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Long Islanders in spotlight at Donald Trump address

Long Islanders at the State of the Union speech were invited to stand for different sides of the immigration debate.

Elizabeth Alvarado and Rob Mickens, the parents of slain Brentwood High School student Nisa Mickens, were invited by the White House to attend the State of the Union address on Jan. 30, 2018. Before entering a White House reception both parents recalled their teenage daughter, who alongside schoolmate Kayla Cuevas, was brutally beaten to death by alleged MS-13 gang members in 2016. (Credit: Laura Figueroa/Newsday)

WASHINGTON — The parents of slain Brentwood teenagers Nisa Mickens and Kayla Cuevas teared up at the State of the Union address Tuesday night as President Donald Trump highlighted their pain to call for stricter immigration laws.

Another guest, Nelson Melgar of Glen Cove, said he admires the United States for allowing him to sit in the same room as the president — but also said he had concerns about Trump’s plan for him and other Dreamers, and what he called Trump’s negative view of immigrants.

Those Long Islanders were invited to the address to stand for different sides in the immigration debate — one as a symbol of the need for tougher border security, the other as an example of why some immigrants living in the country illegally should be given legal status.

Trump looked up at Mickens’ parents, Elizabeth Alvarado and Robert Mickens, and Cuevas’ parents, Evelyn Rodriguez and Freddy Cuevas, as they sat in first lady Melania Trump’s box.

“We cannot imagine the depth of your sorrow, but we can make sure that other families never have to endure this pain,” Trump told them as he called on Congress to close loopholes that allow criminals to enter the United States, like many of the MS-13 gang members charged with their daughters’ murders.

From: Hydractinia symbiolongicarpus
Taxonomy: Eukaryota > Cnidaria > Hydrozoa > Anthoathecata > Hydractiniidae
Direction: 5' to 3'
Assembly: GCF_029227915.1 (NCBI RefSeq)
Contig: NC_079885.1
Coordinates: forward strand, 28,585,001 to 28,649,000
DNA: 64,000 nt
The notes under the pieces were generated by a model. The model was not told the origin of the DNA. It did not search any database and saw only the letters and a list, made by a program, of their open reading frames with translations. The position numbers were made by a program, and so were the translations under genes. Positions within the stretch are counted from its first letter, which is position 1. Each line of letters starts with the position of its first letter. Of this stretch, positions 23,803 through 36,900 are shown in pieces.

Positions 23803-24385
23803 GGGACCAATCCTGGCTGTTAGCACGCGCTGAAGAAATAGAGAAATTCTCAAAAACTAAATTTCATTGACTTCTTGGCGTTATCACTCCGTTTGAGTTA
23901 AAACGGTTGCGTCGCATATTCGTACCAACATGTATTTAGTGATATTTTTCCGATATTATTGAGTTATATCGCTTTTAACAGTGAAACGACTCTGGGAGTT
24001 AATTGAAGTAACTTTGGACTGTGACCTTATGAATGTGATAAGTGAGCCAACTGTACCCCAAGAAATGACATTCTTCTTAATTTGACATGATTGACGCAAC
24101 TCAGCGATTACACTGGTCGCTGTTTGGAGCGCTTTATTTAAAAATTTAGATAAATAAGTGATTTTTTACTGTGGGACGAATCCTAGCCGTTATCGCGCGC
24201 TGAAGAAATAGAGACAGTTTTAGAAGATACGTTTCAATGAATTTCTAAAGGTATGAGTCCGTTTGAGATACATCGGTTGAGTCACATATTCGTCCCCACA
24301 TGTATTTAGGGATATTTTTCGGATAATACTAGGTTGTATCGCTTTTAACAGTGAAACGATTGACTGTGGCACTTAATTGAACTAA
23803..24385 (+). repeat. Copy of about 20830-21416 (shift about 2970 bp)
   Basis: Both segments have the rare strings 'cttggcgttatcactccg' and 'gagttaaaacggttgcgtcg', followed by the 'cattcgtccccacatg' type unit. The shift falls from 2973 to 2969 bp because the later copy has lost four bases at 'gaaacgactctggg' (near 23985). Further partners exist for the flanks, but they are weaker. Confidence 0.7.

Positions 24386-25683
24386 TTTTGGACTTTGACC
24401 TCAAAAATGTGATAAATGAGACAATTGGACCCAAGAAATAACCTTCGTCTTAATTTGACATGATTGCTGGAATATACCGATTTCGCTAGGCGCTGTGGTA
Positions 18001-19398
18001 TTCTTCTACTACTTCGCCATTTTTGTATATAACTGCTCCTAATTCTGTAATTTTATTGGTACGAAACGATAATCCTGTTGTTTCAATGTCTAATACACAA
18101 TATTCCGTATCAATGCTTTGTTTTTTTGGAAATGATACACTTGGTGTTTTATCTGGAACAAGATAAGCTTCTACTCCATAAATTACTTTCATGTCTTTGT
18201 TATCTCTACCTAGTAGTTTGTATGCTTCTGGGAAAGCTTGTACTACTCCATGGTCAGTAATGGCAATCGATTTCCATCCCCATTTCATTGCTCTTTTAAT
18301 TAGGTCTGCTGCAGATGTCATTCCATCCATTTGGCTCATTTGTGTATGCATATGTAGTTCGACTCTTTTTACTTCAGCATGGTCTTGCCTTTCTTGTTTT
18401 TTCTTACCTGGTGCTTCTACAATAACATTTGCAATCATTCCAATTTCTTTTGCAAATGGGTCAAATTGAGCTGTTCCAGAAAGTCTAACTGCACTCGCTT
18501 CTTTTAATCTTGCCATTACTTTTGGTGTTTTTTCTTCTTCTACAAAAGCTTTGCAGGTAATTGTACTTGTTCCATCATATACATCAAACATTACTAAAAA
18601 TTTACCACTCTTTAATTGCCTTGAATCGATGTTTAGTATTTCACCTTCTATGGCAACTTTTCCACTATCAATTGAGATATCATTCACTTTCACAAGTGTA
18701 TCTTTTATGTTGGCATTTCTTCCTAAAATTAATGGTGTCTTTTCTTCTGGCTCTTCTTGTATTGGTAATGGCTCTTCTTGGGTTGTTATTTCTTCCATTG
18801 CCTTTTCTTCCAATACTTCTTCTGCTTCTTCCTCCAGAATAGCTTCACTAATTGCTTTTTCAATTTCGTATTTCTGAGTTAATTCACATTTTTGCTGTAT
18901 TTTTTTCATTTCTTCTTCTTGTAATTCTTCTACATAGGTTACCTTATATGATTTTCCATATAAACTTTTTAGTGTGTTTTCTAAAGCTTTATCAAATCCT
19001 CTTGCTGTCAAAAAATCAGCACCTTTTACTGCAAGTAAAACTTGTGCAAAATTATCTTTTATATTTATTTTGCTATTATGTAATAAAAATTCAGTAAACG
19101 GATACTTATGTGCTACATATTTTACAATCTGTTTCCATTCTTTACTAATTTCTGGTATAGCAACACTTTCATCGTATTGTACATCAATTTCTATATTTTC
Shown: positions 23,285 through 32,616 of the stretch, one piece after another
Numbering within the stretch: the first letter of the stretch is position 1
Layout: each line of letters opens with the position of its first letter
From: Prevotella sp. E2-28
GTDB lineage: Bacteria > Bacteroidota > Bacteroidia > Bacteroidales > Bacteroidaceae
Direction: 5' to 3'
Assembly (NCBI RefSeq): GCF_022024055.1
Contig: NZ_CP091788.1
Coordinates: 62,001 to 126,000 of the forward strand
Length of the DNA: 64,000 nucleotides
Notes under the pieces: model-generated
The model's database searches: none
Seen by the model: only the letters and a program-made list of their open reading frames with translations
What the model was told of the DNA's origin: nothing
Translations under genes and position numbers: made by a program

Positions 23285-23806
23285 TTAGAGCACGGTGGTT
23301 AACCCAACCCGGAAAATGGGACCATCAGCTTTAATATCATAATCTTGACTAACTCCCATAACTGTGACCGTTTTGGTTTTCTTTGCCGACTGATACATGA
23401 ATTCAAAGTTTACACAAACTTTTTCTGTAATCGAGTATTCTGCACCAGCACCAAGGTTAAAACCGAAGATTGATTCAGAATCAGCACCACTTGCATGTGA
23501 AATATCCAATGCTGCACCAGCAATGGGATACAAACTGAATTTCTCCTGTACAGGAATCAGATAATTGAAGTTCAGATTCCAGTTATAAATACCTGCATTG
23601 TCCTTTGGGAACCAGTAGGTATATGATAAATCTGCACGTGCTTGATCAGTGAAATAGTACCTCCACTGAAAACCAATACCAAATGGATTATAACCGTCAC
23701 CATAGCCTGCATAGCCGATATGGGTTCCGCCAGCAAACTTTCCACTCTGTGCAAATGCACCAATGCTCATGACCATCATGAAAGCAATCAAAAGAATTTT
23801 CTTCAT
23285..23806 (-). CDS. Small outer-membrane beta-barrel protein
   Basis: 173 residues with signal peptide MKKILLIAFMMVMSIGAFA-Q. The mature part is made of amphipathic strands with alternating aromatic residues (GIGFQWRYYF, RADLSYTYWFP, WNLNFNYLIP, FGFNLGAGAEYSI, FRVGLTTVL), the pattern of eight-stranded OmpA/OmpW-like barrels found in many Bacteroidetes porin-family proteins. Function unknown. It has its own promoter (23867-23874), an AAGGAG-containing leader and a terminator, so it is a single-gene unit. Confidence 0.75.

“To have the president acknowledge my daughter and us means a lot to me, my family, the community and America,” Mickens said after the address.

“His speech was good,” Mickens added. “I felt he spoke about the issues that he keeps on saying he wants to fix.”

At a White House meeting Tuesday, Alvarado and Mickens gave Trump a pin-on button with their daughter’s smiling image. “He said he’s definitely going to lock up these criminals. I said, ‘Thank you, keep up the good work,’ ” Mickens said.

In another part of the gallery sat Melgar, 27, who came illegally to Glen Cove from Honduras when he was 13. He worked his way through Nassau Community College and Hunter College and now is an aide to Assemb. Charles Lavine (D-Glen Cove).

Rep. Thomas Suozzi (D-Glen Cove) invited Melgar to represent so-called Dreamers, who were brought here illegally as children. If Congress doesn’t act by March 5 to authorize the Deferred Action for Childhood Arrivals program that Trump ordered to have expire, Melgar and others will face deportation.

“I remain disappointed with Trump’s stance on immigration and his willingness to classify all immigrants as MS-13 gang members,” Melgar said after the speech. “The immigration community is mostly law abiding. There are very few people who constitute this menacing group.”

Meanwhile, Rep. Lee Zeldin (R-Shirley) hosted former deli owner Donato Panico, who fed sandwiches to rescue workers after the 9/11 terror attacks and now runs the nonprofit Heroes 4 Our Heroes to feed emergency responders and veterans.

With Laura Figueroa Hernandez

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